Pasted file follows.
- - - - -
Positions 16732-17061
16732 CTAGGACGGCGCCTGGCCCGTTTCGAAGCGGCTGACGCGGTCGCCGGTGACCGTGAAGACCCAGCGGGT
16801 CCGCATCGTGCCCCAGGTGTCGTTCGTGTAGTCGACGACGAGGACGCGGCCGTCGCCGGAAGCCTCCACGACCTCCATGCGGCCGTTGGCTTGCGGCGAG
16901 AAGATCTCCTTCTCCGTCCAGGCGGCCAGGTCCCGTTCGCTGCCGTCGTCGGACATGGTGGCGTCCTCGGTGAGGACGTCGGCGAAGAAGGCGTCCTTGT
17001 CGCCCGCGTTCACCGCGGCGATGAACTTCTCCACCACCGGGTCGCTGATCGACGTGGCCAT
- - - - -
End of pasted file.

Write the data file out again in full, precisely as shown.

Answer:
Positions 16732-17061
16732 CTAGGACGGCGCCTGGCCCGTTTCGAAGCGGCTGACGCGGTCGCCGGTGACCGTGAAGACCCAGCGGGT
16801 CCGCATCGTGCCCCAGGTGTCGTTCGTGTAGTCGACGACGAGGACGCGGCCGTCGCCGGAAGCCTCCACGACCTCCATGCGGCCGTTGGCTTGCGGCGAG
16901 AAGATCTCCTTCTCCGTCCAGGCGGCCAGGTCCCGTTCGCTGCCGTCGTCGGACATGGTGGCGTCCTCGGTGAGGACGTCGGCGAAGAAGGCGTCCTTGT
17001 CGCCCGCGTTCACCGCGGCGATGAACTTCTCCACCACCGGGTCGCTGATCGACGTGGCCAT